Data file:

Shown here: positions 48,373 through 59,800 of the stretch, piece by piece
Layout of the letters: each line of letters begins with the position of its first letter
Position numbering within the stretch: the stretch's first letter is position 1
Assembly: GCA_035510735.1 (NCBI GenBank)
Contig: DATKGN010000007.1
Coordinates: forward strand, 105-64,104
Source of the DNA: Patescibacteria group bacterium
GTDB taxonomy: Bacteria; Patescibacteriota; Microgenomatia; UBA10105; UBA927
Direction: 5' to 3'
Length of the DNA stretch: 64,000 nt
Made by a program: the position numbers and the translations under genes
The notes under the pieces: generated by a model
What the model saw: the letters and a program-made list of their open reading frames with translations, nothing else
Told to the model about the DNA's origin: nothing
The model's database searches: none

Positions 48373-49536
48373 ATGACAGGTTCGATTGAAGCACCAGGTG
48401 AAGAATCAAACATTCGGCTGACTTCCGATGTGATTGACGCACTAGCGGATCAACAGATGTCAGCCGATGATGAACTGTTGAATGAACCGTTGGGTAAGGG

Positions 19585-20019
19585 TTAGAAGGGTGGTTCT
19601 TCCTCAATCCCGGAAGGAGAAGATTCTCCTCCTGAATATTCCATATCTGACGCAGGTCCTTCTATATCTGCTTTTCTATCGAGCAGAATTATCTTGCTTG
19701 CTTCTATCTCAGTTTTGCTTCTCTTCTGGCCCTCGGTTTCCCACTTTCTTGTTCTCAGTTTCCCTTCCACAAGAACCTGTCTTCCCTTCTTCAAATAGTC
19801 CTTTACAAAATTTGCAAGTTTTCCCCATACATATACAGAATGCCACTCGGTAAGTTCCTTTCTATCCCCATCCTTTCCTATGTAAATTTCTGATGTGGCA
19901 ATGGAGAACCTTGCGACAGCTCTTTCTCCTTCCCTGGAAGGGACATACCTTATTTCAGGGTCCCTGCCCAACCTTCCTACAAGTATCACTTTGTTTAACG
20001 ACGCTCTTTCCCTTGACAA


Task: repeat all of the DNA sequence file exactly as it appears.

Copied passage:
Shown here: positions 48,373 through 59,800 of the stretch, piece by piece
Layout of the letters: each line of letters begins with the position of its first letter
Position numbering within the stretch: the stretch's first letter is position 1
Assembly: GCA_035510735.1 (NCBI GenBank)
Contig: DATKGN010000007.1
Coordinates: forward strand, 105-64,104
Source of the DNA: Patescibacteria group bacterium
GTDB taxonomy: Bacteria; Patescibacteriota; Microgenomatia; UBA10105; UBA927
Direction: 5' to 3'
Length of the DNA stretch: 64,000 nt
Made by a program: the position numbers and the translations under genes
The notes under the pieces: generated by a model
What the model saw: the letters and a program-made list of their open reading frames with translations, nothing else
Told to the model about the DNA's origin: nothing
The model's database searches: none

Positions 48373-49536
48373 ATGACAGGTTCGATTGAAGCACCAGGTG
48401 AAGAATCAAACATTCGGCTGACTTCCGATGTGATTGACGCACTAGCGGATCAACAGATGTCAGCCGATGATGAACTGTTGAATGAACCGTTGGGTAAGGG

Positions 19585-20019
19585 TTAGAAGGGTGGTTCT
19601 TCCTCAATCCCGGAAGGAGAAGATTCTCCTCCTGAATATTCCATATCTGACGCAGGTCCTTCTATATCTGCTTTTCTATCGAGCAGAATTATCTTGCTTG
19701 CTTCTATCTCAGTTTTGCTTCTCTTCTGGCCCTCGGTTTCCCACTTTCTTGTTCTCAGTTTCCCTTCCACAAGAACCTGTCTTCCCTTCTTCAAATAGTC
19801 CTTTACAAAATTTGCAAGTTTTCCCCATACATATACAGAATGCCACTCGGTAAGTTCCTTTCTATCCCCATCCTTTCCTATGTAAATTTCTGATGTGGCA
19901 ATGGAGAACCTTGCGACAGCTCTTTCTCCTTCCCTGGAAGGGACATACCTTATTTCAGGGTCCCTGCCCAACCTTCCTACAAGTATCACTTTGTTTAACG
20001 ACGCTCTTTCCCTTGACAA